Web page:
What about the older male victims of domestic abuse?

 

Much of what we know about domestic and intimate partner violence comes from research that focuses on female victims and male perpetrators. Furthermore, much of what we know about the impacts and consequences of domestic and intimate partner violence victimisation comes from research focusing on young adults and their children. Stemming from much of the feminist campaigning in the 1970s, this important research has been very influential in policy and practice developments and has had a positive impact on the lives of many. More recently, research interest has focused on older adults, who are not normally thought of as victims of this form of abuse. Again, the dominant focus of this research has been female victimisation and male perpetration. Despite the many positives, the consequence of this gendered focus is that research, policy, and service development are not inclusive to male victims.

 

There is a growing body of research that has looked at men’s victimisation from female partners. This research has demonstrated that this is a prevalent form of domestic abuse. Abuse from a female partner often includes forms of physical violence (scratching, punching, and use of weapons), psychological violence through gaslighting, coercive control such as threats to take away children, as well as financial and administrative abuse through the legal system. Those patterns of abuse fit within the definitions of domestic and intimate partner violence, and are similar to abuse tactics perpetrated to female victims; yet men are reluctant to disclose and seek help. Much of the support for men is still largely help-line focused and policy for male victims often sits under the violence against women agenda.

 

For older victims help-seeking can have additional barriers. Older adults tend to be more isolated due to age and well-being factors. Much of the media campaigns and awareness raising is focused on younger victims. More recent campaigns focused on domestic abuse among older adults have tended to show a female victim. This lack of awareness raising can leave older men unsure about what is happening to them and understanding it as abuse. Societal discourse and generational attitudes can also create barriers to help seeking for older couples. Patriarchal upbringings have been considered to normalise abuse and can create barriers to both women and men from seeking support. Accessing emotional support has also been identified as having a negative impact on men, particularly in terms of constructions of masculinity.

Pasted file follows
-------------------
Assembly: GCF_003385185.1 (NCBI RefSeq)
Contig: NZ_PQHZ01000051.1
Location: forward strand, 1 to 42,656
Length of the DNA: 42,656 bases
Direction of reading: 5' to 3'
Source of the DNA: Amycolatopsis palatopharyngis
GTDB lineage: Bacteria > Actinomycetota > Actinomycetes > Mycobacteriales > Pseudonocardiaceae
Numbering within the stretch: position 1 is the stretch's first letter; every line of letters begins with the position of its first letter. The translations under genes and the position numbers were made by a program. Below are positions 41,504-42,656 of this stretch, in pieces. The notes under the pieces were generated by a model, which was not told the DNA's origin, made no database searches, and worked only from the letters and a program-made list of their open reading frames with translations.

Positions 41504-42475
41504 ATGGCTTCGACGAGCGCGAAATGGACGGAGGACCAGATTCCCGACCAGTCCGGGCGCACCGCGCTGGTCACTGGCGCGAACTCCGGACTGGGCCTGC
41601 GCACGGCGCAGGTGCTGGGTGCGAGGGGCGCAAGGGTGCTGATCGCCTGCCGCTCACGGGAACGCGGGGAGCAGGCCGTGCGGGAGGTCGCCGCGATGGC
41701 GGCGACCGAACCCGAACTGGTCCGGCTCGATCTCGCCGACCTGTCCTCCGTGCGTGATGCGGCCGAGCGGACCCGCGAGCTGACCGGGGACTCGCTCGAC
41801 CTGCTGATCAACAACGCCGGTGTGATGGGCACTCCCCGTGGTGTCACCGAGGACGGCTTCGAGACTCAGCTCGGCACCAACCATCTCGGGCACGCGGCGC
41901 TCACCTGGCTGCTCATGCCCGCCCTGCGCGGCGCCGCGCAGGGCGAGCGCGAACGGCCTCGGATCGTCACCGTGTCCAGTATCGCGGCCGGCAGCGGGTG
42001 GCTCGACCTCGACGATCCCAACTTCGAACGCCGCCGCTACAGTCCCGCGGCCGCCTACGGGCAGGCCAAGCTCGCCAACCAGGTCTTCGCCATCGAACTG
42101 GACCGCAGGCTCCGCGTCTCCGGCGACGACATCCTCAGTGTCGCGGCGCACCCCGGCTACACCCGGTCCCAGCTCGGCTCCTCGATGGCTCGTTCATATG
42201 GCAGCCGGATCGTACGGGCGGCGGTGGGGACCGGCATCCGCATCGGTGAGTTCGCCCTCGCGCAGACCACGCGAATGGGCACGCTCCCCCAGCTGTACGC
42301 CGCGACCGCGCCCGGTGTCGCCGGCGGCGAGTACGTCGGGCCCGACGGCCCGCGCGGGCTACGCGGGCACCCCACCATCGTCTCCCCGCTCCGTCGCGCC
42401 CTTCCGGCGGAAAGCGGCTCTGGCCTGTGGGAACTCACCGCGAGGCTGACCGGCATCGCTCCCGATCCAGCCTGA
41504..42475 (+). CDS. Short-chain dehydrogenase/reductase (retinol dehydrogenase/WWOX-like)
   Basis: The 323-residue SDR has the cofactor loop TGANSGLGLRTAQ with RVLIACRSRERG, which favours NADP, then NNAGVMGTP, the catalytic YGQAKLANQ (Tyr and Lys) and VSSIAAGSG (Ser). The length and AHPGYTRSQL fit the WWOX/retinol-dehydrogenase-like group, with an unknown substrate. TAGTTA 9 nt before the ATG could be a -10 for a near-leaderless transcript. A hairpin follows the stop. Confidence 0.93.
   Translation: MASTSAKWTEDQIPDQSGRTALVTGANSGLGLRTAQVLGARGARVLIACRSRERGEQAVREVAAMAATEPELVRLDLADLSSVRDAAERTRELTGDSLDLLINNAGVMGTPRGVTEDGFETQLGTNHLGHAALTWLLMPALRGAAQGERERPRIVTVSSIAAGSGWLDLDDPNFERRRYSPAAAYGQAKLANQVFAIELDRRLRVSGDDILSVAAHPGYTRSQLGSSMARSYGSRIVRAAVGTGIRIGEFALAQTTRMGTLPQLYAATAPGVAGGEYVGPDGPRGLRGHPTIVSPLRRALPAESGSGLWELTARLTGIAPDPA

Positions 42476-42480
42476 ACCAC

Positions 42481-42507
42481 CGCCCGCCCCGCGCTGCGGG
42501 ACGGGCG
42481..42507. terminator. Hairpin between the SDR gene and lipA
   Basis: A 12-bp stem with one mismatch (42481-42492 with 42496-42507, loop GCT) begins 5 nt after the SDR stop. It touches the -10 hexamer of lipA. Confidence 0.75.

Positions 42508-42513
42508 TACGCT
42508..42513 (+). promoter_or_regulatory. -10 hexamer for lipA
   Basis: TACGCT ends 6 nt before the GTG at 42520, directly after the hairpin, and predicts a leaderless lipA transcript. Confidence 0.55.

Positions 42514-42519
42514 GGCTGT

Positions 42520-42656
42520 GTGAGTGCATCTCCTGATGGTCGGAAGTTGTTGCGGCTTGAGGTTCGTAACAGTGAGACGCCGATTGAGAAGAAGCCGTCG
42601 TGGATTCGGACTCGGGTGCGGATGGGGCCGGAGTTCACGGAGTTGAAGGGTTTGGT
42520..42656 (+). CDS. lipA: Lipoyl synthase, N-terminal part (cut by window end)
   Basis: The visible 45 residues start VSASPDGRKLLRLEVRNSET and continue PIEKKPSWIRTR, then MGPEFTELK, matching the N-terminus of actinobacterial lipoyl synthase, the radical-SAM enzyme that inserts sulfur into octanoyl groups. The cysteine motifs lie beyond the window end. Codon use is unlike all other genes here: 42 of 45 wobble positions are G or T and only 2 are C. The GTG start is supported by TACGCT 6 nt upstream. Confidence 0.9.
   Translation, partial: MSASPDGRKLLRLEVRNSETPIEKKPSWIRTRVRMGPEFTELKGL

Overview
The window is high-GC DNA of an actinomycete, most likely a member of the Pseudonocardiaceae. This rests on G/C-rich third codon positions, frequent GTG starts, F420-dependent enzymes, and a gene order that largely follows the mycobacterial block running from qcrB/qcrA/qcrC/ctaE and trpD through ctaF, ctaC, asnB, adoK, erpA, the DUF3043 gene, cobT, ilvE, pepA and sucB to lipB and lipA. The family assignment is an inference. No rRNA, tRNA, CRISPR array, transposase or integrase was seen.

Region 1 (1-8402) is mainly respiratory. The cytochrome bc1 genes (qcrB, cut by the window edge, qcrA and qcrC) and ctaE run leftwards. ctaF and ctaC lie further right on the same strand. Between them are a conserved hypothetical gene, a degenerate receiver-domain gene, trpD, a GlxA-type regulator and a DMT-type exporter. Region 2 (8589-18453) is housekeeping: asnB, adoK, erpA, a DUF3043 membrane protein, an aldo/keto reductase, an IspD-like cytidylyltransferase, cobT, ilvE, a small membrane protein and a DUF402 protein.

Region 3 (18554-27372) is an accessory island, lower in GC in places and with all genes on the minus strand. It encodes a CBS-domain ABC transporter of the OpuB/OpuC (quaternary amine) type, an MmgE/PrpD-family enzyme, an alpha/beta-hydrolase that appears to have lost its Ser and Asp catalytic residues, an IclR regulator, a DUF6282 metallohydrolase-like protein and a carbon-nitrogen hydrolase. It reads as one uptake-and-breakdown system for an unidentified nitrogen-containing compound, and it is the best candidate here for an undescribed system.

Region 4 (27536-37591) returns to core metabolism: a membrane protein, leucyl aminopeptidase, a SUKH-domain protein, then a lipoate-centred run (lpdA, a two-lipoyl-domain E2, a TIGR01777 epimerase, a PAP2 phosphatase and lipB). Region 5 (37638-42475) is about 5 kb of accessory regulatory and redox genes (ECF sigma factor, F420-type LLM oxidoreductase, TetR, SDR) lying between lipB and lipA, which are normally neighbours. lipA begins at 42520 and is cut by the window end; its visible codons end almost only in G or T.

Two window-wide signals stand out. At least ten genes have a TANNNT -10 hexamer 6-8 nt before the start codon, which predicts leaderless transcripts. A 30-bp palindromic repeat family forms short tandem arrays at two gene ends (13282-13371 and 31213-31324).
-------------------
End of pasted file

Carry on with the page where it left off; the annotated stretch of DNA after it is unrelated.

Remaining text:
So, there is now a growing body of research exploring male victimisation, in general, as well as the growing body of research examining older female victims. However, there has been little consideration of older male victims despite research identifying specific needs for men and specific needs for older women. The UK office for national statistics (2019) showed that when all domestic violence crimes are captured together, including non-intimate partner violence, the proportion of violence against the person was 28.1% for men and 38.9% for women when over 75 years of age. Similar findings have been found outside of the UK. In a cross-sectional analysis of data from seven countries, examining a sample of 60 to 84-year olds, Melchiorre et al. (2016) found abuse of older men to be prevalent. In a recent review of the UK domestic abuse helpline, Respect, Westmarland et al (2020) found 30% of a sample of 160 male victims that had used the helpline were men over the age of 50 (10% over 60).

 

Older male victimisation is under recognised and under reported. Anyone can fall victim to domestic and intimate partner violence. Services need to be more inclusive to meet the needs of a range of victims’ groups. For men, support is largely helpline focused but exploring opportunities for services to be implemented that cater to the needs of men, can help to promote inclusivity and in turn have a more positive impact on help-seeking. Different opportunities such as group settings that offer chances to share experiences, individual therapy, community-based support, as well as more awareness raising among professionals and the public are all ways in which services can help to meet the needs of older male victims of domestic abuse.

 

For a more detailed discussion of inclusivity regarding age and gender see Carthy et al. (2019).

 

For a more detailed discussion of the experiences of female perpetrated violence against older men see Bates  and Carthy (2020).

 

 

Dr Nikki Carthy

 

Senior lecturer in Psychology at Teesside University, Centre for Applied Psychological Science, Vulnerable Victims and Offenders in the Criminal Justice System theme.